Cablegate: Response: Impact of Rising Food/Commodity Prices- Ethiopia

DE RUEHDS #1228/01 1291103
R 081103Z MAY 08




E.O. 12958: N/A

Ref: State 39410

1. SUMMARY: Ethiopia is witnessing significant food inflation.
However, this inflation appears to be caused primarily by internal
forces rather than global market forces. An expected poor upcoming
Belg season harvest is likely to exacerbate further the
already-tenuous food situation. The U.S. Agency for International
Development (USAID) and other donors are providing significant
programmed food assistance with an anticipated need for more this
year due to drought and rising prices. END SUMMARY.

2. DEMAND: Ethiopia's essential foods are cereals (maize, wheat,
sorghum, and the indigenous teff), oilseeds, and pulses (lentils,
chickpeas and horse beans). Prices of key commodities have risen
significantly, with food inflation in excess of 70% in the last
three years. Food inflation rose by 39.4%, on an annualized basis,
in March alone. In commercial terms, Ethiopia is not a significant
importer or exporter of cereals. Its dependence on domestic food
production and humanitarian food aid essentially insulate it from
world food price fluctuations. The country continues to suffer from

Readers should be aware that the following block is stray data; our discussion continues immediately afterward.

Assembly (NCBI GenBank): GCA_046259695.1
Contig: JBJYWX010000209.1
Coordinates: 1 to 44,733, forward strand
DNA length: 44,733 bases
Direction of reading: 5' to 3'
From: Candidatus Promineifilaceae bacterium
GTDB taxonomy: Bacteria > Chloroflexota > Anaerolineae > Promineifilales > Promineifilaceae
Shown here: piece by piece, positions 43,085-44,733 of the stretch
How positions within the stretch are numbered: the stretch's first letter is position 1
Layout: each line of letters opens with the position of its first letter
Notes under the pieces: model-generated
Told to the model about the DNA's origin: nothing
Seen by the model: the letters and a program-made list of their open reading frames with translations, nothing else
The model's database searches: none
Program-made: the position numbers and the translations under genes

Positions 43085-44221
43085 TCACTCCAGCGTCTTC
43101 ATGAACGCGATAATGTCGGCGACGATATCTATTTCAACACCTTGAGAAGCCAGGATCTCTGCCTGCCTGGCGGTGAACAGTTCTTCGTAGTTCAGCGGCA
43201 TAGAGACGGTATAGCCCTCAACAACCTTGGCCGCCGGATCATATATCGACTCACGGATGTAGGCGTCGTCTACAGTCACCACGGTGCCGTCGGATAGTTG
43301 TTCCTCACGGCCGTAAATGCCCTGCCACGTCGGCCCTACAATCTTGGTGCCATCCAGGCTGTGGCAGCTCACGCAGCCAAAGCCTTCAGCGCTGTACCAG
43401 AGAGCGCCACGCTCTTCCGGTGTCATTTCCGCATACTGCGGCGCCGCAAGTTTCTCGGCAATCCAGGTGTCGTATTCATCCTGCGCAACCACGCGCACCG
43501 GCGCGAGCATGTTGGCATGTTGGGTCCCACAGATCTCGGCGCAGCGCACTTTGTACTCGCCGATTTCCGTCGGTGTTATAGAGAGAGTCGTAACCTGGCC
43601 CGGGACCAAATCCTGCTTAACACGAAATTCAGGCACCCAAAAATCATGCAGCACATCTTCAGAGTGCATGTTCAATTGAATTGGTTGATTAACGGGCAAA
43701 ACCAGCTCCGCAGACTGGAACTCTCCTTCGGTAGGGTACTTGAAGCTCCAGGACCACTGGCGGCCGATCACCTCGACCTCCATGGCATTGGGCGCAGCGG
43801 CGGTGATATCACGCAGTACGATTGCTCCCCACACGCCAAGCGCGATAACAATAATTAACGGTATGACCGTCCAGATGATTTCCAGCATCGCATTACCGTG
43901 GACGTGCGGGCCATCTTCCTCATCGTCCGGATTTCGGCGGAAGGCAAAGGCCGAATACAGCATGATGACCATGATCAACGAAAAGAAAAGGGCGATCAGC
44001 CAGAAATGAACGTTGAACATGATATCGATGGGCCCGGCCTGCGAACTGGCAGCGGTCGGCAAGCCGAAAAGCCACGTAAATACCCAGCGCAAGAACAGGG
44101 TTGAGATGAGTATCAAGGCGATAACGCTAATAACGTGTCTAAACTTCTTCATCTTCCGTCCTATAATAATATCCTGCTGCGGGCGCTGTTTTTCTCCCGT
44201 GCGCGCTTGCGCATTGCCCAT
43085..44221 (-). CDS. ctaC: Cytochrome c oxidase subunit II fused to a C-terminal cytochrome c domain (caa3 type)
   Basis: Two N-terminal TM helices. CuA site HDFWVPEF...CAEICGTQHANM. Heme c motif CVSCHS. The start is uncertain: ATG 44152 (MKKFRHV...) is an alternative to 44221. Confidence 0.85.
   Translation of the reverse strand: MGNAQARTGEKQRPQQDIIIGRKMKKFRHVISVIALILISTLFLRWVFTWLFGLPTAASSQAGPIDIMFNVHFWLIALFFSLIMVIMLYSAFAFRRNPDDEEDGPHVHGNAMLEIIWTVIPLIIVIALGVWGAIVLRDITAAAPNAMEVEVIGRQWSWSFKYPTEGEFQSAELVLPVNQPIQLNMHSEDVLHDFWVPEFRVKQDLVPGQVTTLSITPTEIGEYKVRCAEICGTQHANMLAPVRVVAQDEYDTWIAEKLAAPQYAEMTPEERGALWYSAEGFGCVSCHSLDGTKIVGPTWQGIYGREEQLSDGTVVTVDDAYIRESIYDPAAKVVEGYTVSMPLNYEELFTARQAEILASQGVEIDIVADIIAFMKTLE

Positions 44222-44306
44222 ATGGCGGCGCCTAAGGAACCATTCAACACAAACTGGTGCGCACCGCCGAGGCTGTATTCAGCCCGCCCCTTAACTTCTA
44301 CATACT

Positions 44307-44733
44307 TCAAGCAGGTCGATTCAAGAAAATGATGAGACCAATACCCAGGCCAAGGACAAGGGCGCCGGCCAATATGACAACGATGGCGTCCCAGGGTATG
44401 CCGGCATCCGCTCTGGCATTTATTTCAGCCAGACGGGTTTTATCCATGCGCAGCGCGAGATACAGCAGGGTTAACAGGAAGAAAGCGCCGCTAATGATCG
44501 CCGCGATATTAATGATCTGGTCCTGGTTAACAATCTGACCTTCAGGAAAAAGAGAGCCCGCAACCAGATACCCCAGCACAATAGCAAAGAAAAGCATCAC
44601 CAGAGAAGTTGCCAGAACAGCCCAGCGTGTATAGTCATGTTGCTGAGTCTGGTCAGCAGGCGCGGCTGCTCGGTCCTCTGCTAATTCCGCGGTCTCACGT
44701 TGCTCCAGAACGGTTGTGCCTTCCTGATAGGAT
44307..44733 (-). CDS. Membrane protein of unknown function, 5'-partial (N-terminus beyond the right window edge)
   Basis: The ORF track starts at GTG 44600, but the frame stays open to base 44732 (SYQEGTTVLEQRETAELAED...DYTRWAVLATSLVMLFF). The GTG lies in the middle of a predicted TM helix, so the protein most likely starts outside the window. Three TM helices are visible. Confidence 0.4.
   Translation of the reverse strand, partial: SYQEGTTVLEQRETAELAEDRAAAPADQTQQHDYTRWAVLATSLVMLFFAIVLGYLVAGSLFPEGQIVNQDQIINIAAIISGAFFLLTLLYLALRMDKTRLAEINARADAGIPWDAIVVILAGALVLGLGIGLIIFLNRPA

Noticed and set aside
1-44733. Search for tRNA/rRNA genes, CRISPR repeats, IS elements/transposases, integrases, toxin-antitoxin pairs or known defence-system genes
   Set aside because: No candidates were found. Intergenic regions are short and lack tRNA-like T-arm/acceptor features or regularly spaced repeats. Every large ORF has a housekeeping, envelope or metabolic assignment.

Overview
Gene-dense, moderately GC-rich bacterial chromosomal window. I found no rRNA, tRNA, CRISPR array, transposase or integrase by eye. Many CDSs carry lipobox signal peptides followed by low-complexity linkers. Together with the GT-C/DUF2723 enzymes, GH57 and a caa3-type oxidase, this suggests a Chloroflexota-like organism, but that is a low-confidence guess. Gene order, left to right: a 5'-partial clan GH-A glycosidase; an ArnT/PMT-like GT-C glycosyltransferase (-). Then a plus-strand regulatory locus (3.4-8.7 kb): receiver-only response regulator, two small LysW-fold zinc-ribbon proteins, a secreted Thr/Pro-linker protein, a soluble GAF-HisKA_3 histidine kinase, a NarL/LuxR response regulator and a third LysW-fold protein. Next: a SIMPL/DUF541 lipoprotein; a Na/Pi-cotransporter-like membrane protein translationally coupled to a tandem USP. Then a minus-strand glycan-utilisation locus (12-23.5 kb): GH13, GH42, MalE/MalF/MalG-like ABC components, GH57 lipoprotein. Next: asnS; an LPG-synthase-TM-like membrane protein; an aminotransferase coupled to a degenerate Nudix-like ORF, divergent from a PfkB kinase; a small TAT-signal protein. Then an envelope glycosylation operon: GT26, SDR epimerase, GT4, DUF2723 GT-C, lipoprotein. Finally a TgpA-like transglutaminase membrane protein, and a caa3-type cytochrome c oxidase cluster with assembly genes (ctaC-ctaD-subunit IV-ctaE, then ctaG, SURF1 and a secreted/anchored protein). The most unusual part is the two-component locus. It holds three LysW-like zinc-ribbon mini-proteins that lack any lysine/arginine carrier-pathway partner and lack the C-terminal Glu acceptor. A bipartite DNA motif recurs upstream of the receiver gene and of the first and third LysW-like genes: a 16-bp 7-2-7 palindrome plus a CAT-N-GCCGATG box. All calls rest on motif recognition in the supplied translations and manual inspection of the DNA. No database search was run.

food deficits, and a significant amount of wheat is imported each
year mostly in the form of food aid with some small commercial
purchases. The Government of Ethiopia (GoE) has banned the export
of cereals, but the impact on prices from that ban is minimal as the
level of exports was small. The GoE has also banned the local
purchase of food for food aid programs. Ethiopia is a net exporter
of oilseeds, mainly sesame seed and niger. While oilseeds themselves
are not imported, the country's local edible oil industry is
moribund due to the high price of inputs and large amounts of edible
oils, especially palm oil, that are imported. The country exports
certain legumes, particularly white beans.

3. Maize is the main cereal consumed by rural populations. Teff is
primarily consumed by urban dwellers with higher incomes. There is
evidence of an overall shift to wheat from teff and maize with price
increases in the latter two coupled with growing urbanization.
Recently, increased demand for milled flour and bread along with
better information available to farmers and fears of a poor upcoming
harvest has shifted the price of wheat even higher. The rising cost
of wheat is having a particular impact on the urban poor.

4. A number of factors have increased market demand. Double-digit
GDP growth and aid programs including the productive safety net
program (PSNP), which provides food and/or cash assistance to the
most vulnerable population, have increased rural incomes from 592
birr per capita in 2004/5 to 691 birr per capita in 2006/7. The
National Bank of Ethiopia suggests that rural consumption patterns
now more closely resemble urban consumption, thus boosting demand